A woman has been praised for her ingenuity after using artificial intelligence during a job interview.
As the camera gets closer, it reveals an AI app which is generating answers to the interview questions in real time, which she then read out to the panel.
It seems like a brilliant ploy, especially given that interviewers often look for specific answers or points when reviewing prospective candidates.
But despite the tactic certainly providing a useful prompt to make sure that you're saying what the interviewers are looking for, that doesn't mean it's plain sailing.
For a start, she had placed the phone to the side of the screen. Surely a better way would be to put it immediately behind the laptop camera so that she wasn't glancing to the side the whole time.
You'd also really have to sell it, and not sound like you're reading from a script. Newsreaders make it look much easier than it is.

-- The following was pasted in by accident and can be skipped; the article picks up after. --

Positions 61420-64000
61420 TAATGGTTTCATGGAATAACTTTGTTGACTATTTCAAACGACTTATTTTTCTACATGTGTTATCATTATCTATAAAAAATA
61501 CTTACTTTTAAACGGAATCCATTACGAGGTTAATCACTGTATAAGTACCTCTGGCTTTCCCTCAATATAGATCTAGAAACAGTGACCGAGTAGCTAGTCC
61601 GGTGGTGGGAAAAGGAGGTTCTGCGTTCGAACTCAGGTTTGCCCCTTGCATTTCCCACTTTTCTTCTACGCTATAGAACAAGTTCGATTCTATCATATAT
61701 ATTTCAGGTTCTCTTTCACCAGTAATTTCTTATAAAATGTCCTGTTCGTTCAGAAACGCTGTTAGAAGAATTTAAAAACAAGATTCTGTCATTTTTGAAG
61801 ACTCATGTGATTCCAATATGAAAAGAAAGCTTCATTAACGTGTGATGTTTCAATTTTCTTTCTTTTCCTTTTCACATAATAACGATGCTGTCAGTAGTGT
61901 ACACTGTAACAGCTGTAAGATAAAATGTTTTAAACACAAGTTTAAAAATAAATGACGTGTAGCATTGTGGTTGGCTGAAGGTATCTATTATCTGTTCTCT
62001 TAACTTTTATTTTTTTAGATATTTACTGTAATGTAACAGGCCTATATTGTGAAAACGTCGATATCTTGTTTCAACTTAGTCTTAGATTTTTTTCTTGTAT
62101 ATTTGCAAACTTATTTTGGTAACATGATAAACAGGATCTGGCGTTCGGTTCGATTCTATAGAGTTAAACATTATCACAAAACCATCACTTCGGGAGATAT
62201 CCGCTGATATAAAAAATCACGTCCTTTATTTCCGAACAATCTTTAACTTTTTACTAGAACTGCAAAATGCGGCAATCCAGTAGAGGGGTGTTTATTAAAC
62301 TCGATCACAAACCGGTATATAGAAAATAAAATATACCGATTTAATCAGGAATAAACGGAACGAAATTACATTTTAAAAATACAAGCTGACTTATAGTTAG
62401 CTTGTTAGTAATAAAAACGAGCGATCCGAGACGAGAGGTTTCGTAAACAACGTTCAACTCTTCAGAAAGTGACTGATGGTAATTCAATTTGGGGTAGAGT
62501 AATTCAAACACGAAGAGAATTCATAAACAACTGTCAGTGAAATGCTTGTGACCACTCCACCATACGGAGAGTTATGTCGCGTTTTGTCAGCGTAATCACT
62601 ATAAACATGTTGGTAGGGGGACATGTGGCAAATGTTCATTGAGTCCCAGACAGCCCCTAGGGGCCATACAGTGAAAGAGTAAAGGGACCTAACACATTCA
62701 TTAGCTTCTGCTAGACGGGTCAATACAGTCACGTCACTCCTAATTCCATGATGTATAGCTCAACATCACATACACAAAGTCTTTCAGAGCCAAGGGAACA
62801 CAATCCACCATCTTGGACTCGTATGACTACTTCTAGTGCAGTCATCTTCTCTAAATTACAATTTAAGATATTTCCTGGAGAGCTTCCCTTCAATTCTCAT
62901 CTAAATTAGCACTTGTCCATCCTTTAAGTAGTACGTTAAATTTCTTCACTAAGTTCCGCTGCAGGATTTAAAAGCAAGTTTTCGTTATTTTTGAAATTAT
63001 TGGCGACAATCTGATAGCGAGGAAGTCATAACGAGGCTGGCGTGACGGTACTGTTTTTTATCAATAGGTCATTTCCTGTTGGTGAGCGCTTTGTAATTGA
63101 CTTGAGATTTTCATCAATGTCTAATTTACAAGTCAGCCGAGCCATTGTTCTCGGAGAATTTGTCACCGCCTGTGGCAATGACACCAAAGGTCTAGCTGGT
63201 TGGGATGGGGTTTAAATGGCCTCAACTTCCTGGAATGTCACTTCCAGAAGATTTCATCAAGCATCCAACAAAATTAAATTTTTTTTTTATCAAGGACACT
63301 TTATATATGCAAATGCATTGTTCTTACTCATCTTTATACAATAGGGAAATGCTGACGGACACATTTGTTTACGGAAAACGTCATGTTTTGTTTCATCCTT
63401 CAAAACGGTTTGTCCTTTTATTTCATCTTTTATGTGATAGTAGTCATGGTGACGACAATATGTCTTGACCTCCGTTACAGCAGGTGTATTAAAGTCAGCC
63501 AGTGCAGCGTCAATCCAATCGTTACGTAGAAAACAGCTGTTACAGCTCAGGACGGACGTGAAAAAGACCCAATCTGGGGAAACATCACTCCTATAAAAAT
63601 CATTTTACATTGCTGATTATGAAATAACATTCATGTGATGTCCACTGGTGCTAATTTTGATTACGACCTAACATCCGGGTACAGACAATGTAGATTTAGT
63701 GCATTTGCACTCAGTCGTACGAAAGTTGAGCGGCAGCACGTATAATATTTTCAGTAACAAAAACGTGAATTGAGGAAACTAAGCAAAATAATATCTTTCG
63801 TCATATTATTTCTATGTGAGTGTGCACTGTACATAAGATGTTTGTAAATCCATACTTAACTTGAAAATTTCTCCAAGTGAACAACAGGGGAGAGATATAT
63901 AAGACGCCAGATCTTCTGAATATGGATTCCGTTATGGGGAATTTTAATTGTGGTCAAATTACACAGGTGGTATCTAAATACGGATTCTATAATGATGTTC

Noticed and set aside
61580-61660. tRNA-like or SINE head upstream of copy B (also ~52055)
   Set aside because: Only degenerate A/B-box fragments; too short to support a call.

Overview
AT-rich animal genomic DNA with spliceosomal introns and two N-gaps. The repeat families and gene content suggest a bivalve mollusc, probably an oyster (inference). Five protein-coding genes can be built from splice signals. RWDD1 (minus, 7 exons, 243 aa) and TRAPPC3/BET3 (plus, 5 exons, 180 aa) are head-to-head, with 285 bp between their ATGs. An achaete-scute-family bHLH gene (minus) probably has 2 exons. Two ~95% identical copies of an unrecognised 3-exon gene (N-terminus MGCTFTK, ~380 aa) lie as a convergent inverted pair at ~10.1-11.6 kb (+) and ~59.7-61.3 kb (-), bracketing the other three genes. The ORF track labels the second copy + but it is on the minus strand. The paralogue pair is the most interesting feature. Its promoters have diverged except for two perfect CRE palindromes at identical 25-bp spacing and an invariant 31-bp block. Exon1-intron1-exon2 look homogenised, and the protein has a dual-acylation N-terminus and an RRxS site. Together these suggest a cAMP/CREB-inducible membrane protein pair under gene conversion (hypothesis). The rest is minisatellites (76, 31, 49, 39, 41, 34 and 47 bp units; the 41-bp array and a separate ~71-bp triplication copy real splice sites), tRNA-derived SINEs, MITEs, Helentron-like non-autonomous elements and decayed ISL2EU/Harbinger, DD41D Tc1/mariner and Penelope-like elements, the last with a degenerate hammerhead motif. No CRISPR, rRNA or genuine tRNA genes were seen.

The audio from the video did sound a little robotic, or like someone reading out a passage in an English lesson. Even the person who posted the video commented that she 'needs some practise for sure'.
Not that I'm encouraging anyone to try this, of course.
People seemed impressed by her initiative and expressed their approval of the trick in the comments.
One person wrote: "Interviews are BS anyway.. Good for her!"
Another wrote: "They want robots in companies so robots they will have."
A third said: "Instant hire! she was working smarter...not harder."
But others expressed some scepticism about the technique. One pointed out it's all well and good, until you have to do something in person.
They wrote: "AI is great until you have to be in person and are lost. No different than your first day as a life guard but can’t swim."
Another posted: "When I interview I’ve always just looked for authenticity, always end interviews early if I feel it’s scripted/read off the screen."
Other people pointed out another unusual part of the interview, which was that there appeared to be seven people on the interview panel.
But the big question of course is whether the ploy actually worked.
Replying to one comment, the person who posted video claimed that despite sounding robotic, she was indeed successful in landing the role.
Well, as the saying goes - if it works, it's not stupid.